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The Case Against Mike Bloomberg

Earlier in the week, we argued why New York City Mayor Michael Bloomberg should make a bid for the presidency in 2008. Today we play devil's advocate -- making the case why a presidential run would be the wrong choice for Bloomberg.

No Mike No!

History paints a daunting picture for independent candidacies. Activist Ralph Nader sought the presidency in 2000, receiving less than three percent of the vote. Many people believe Nader siphoned off votes from Vice President Al Gore and helped President George W. Bush win the disputed election. Businessman Ross Perot made two runs at the White House as an independent, taking around 19 percent of the vote in 1992, but just eight percent in a return bid in 1996. In 1980 Rep. John Anderson (R-Ill.) received nearly seven percent in his independent bid for the presidency. Twelve years before that former Alabama Gov. George Wallace received 13.5 percent of the vote in his third-party bid against Republican Richard Nixon and Democrat Hubert H. Humphrey. Even a former President -- Theodore Roosevelt -- was unable to win as a third party candidate. He took 27 percent of the vote in 1912, splitting the Republican base with William Howard Taft and handing the presidency to Woodrow Wilson.

So history tells us that third party candidates for president over the past 100 years serve more as spoilers than as serious candidates for the office. Why? Because over the past century the two party system has grown increasingly entrenched in American politics -- both organizationally and financially. To run as an independent candidate, you must not only find a separate pool of financing (not a problem for the billionaire Bloomberg) but also navigate your way through 50 different sets of ballot access laws for each of the states. While Unity 08 or some other similar third party group could certainly help Bloomberg ensure he gets on the ballot, it is a massive struggle that neither of the two major parties must go through.

Aside from the logistical problems with a Bloomberg bid are the ideological ones. Bloomberg was a lifelong Democrat before crossing over to the Republican side to avoid a nasty (and costly) Democratic primary in 2001. While his apolitical managerial focus has won him kudos in New York City, presidential elections are, by their nature, hyper-partisan affairs. In that sort of environment, it's hard to see what Bloomberg's constituency looks like.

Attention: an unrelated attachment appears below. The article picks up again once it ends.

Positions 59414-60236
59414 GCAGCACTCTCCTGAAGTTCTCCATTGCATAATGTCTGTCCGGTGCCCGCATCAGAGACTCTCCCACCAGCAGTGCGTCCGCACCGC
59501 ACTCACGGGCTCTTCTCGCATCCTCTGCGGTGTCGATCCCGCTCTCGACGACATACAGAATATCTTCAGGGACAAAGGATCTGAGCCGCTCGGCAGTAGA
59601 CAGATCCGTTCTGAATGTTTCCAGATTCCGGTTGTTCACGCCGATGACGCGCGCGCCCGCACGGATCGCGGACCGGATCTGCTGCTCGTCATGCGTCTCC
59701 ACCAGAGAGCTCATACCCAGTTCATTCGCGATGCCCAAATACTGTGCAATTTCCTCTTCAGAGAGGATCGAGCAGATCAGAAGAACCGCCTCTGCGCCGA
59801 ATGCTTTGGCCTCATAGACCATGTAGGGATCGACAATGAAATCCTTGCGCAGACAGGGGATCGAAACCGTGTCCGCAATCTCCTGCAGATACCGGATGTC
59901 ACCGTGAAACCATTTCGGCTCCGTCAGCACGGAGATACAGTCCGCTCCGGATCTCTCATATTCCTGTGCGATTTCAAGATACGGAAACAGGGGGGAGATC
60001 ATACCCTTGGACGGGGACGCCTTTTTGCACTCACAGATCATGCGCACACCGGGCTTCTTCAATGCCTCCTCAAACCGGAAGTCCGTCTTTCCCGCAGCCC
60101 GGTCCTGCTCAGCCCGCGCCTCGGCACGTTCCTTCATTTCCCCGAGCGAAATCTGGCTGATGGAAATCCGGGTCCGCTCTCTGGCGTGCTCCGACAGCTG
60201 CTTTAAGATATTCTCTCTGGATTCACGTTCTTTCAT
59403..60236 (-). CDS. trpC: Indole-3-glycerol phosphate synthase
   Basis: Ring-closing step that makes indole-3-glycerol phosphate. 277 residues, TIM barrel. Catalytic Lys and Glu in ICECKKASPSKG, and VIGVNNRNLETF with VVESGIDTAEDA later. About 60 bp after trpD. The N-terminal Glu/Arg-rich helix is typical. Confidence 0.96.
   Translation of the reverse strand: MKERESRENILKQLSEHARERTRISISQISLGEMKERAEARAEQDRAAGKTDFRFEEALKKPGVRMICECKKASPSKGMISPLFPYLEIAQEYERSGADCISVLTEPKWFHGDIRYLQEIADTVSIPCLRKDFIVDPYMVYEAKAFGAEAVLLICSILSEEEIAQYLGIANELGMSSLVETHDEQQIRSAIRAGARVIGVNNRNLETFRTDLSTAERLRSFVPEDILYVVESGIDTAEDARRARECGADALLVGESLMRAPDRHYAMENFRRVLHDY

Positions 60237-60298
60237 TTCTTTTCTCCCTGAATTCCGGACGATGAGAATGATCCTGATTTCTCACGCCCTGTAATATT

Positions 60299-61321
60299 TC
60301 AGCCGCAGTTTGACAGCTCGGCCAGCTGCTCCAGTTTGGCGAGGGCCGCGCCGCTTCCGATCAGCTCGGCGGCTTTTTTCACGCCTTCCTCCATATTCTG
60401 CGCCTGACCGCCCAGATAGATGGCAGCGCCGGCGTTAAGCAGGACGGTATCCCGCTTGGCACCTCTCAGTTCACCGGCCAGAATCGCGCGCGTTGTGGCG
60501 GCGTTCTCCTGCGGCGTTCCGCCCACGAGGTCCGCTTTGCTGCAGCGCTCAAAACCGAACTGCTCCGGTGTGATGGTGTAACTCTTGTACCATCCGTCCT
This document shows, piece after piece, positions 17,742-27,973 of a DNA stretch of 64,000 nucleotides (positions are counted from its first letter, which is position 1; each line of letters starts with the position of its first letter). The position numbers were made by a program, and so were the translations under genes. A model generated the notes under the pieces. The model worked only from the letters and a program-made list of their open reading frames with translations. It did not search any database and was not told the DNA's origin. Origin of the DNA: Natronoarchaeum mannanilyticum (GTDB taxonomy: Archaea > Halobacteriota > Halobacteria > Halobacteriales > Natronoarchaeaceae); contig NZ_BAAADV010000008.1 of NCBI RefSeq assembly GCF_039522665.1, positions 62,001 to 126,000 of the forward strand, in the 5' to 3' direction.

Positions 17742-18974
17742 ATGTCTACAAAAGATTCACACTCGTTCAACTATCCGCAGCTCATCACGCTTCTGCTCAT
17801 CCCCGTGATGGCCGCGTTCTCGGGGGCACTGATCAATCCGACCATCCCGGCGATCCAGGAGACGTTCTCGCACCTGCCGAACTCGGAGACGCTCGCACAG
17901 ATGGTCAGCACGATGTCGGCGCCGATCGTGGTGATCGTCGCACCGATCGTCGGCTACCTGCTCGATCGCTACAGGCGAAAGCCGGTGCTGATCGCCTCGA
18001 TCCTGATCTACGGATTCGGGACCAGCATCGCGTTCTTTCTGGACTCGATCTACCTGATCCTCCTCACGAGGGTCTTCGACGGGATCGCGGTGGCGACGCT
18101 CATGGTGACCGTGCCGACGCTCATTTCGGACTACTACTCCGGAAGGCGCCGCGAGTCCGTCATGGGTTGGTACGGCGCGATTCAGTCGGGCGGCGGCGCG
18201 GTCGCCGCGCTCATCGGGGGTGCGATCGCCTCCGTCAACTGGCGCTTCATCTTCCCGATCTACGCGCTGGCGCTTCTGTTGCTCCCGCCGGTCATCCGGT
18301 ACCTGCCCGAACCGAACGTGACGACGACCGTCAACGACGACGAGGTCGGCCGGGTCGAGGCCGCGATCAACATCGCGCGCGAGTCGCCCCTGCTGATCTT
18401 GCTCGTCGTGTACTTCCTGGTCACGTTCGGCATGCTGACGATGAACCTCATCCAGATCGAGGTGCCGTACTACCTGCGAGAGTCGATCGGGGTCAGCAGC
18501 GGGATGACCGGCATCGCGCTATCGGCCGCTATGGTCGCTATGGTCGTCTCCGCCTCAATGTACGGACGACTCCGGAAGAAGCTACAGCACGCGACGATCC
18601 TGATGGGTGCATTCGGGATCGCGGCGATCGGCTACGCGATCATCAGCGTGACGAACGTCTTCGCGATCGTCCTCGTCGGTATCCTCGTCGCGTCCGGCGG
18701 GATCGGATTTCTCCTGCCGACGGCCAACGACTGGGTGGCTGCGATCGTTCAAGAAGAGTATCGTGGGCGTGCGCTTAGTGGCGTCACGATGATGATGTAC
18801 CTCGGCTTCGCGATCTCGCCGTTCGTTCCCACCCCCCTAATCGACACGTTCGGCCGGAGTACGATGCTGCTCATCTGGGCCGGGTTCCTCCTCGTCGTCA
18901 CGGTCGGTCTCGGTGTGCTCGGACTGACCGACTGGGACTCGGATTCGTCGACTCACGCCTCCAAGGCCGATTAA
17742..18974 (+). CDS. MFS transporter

He is too liberal to attract most Republican voters and too conservative to win over large numbers of Democratic voters. While there are huge amounts of unaffiliated/independent voters in the country, most of them tend to favor one party over the other in most major elections. Is it conceivable that Bloomberg could scoop up scads of unaligned voters who have grown sick of politics as usual? Yes. Is it probable? No.

The other major problem for Bloomberg is his total lack of foreign policy experience. Coming off of eight years of President George W. Bush, the American electorate is likely to be looking for a candidate who can restore our tarnished image on the world. Would that candidate be a successful businessman whose only experience in elected office is as the mayor of New York City? It seems unlikely. Bloomberg could allay some of those doubts by choosing someone like Sen. Chuck Hagel (R-Neb.), who has a wealth of foreign policy experience and has been an outpspoken critic of the war in Iraq, as his running mate. But, voters don't tend to vote for president based on the vice presidential nominee. They want to know the man (or woman) sitting in the Oval Office has the experience to hit the ground running and make informed decision about America's role in the world. That is a tough bar for Bloomberg to clear.

And, finally, Bloomberg is from New York. So are former New York City Mayor Rudy Giuliani (R) and Sen. Hillary Rodham Clinton (D) -- the current frontrunners for their respective parties' nominations. While The Fix is from the Northeast and has spent many a happy time in New York, it just doesn't seem likely that if New Yorkers win both the Republican and Democratic nominations there will be a national desire to add a THIRD New Yorker to the national ballot. Perhaps that's why Bloomberg is content to wait on the sidelines until the two nominees are chosen.

Bloomberg has made clear he has no interest in simply serving as a spoiler in 2008; he is only likely to run if he believes he can win. And, he just can't win. While large numbers of Americans express interest in a viable third party option, when it comes down to voting they tend to choose the familiar. History is a guide here. No one in the last century has come close to winning the presidency outright while running a third party candidacy. And, if anything, the two party system has grown increasingly strong over the past 50 years or so; the best a third party candidate can do given the current system is come close to replicating Perot's 1992 showing. And 19 percent nationally does not get you elected President. Bloomberg knows that. He is a businessman first and foremost. Any good businessman would see throwing $500 million at a race where 19 percent is the ceiling is a bad investment.

By Chris Cillizza  |  May 24, 2007; 12:12 PM ET
Categories:  Eye on 2008  
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